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Job Shop vs Flow Shop: Can Robots Work for Both?

Alex Owen-Hill
by Alex Owen-Hill on Dec 4, 2017 7:00:00 AM

Are robots feasible for high-mix, low-volume job shops? What is the difference between job shops and flow shops? Here are the answers.

Motoman calls it your "manufacturing DNA" — the route your products take through your process.

Do you run a job shop, a flow shop or a mix of both? The question is fundamental when you are considering introducing robots. If you have a job shop, you might worry that collaborative robots aren't for you. How can you automate processes that are constantly changing, right?

Let's have a look at how collaborative robots apply to these different environments:

What Type of Shop Do I Have?

Job shops, flow shops and the other types of "shop" are a way of describing the route that products take through your manufacturing processes.

If your products move through a linear, unchanging sequence of steps — with one operation per machine — you probably have a flow shop. If your products move from machine to machine in a manner that you could call "all over the place" you might have a job shop. Or you might have another type of shop entirely.

Flow Shop

High-volume manufacturers (e.g. automotive) traditionally use a flow shop model, with each stage happening in exactly the same order every time.

flow shop-1.svg

The key to flow shop scheduling is that the product goes through each step of the process only once. If the product needs two drilling operations, for example, you will have two drilling machines.

Some advantages of flow shops are:

  • Easy to automate — It is simple to apply robotics to a flow shop because the steps are consistent and repetitive.
  • Easy to measure — Many manufacturing KPIs (Key Performance Indicators) are designed for flow shops.
  • Easy to optimize — As a result of being easy to measure, it is also easy to tell which stages in the process need to be optimized and there are clear solutions for dealing with unoptimized steps.

Some disadvantages of flow shops are:

  • Low flexibility — Flow shops are great for a production line, but if your products are continuously changing your process will be hard to standardize into a consistent flow.
  • More initial work — It takes a lot of work to set up a flow shop at the beginning. The investment is also high because of the need to have a machine for each operation.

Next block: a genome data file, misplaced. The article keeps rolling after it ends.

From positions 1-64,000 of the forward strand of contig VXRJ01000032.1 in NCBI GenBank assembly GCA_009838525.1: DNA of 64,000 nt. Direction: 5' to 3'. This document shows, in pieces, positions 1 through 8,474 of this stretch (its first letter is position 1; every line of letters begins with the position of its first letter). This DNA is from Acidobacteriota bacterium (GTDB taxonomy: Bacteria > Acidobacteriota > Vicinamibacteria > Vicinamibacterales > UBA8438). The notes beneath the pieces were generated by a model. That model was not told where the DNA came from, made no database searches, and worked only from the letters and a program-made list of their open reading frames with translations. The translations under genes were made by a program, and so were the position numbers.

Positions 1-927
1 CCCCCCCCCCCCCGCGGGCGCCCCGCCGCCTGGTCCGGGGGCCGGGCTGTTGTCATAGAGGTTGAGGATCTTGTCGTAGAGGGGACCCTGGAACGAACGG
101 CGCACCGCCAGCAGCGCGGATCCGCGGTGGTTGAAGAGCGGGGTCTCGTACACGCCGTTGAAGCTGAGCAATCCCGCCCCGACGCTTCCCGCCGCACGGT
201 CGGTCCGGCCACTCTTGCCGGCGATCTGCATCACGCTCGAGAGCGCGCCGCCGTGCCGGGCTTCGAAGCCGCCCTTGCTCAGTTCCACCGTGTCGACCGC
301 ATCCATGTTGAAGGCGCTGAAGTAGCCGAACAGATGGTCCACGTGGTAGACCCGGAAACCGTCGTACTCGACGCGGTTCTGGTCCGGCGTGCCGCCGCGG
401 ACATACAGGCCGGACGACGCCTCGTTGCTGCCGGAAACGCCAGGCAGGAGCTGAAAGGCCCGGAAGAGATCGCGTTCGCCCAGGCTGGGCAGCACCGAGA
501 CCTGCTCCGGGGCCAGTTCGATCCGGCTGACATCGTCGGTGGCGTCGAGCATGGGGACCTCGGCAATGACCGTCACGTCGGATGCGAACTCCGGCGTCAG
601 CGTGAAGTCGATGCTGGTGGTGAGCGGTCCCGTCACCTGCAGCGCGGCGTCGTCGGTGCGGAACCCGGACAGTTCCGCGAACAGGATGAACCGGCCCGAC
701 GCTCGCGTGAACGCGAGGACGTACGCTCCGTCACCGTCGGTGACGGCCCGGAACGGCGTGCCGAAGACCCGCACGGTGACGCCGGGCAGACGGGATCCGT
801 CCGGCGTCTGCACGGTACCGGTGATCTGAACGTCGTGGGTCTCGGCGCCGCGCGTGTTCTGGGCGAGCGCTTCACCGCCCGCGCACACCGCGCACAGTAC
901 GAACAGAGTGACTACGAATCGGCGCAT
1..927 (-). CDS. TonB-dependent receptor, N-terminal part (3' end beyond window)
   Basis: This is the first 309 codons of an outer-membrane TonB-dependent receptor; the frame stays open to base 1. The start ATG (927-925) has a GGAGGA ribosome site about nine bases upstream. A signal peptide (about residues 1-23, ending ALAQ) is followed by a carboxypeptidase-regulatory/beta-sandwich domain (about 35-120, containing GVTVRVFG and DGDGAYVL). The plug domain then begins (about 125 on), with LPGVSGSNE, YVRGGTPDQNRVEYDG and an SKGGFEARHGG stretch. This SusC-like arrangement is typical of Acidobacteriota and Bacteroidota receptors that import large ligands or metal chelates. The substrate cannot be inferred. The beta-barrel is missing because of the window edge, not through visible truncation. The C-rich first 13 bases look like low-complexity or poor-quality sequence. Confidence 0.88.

• Hard to increase capacity — Imagine you start getting big orders from a customer. With a flow shop, it can be difficult to boost capacity at short notice. You may have to invest in a whole new production line, which is risky if the customer orders suddenly drop again.

Flow shops have used robots for many years. Due to their consistent operations, it is easy to identify where robots could help the process.

Job Shops

Most small machine shops deal with high-mix, low-volume products and often use a job shop model. Machines are grouped by functionality and the product moves between them as and when they need to, often passing through the same machine several times before it leaves the machine shop.

job shop.svg

Products do follow a "flow" (of sorts) but it is usually unplanned — or only loosely planned — and it rarely stays consistent.

Some advantages of job shops are:

  • Easy to set up — Small businesses often implement jobs shops because they are simple to set up and the initial investment is minimal. You can begin with one or two machines and add them as needed.
  • High flexibility — It is easy to add, change or remove stages in the process. If a part needs to be re-machined, it is simply sent to the corresponding machine.
  • Easy to increase capacity — Because it is easy to add a new machine to a job shop, you can increase capacity incrementally by adding a new machine.

Some disadvantages of jobs shops are:

  • Hard to automate — Traditionally, it has been very difficult to automate job shops because automation has required consistency. This is starting to change, as we discuss below.
  • Hard to schedule — Scheduling in job shops is notoriously hard. Most of the time, it is done on-the-fly. This causes a lack of standardization, meaning that the same product can take wildly different times to pass through the process.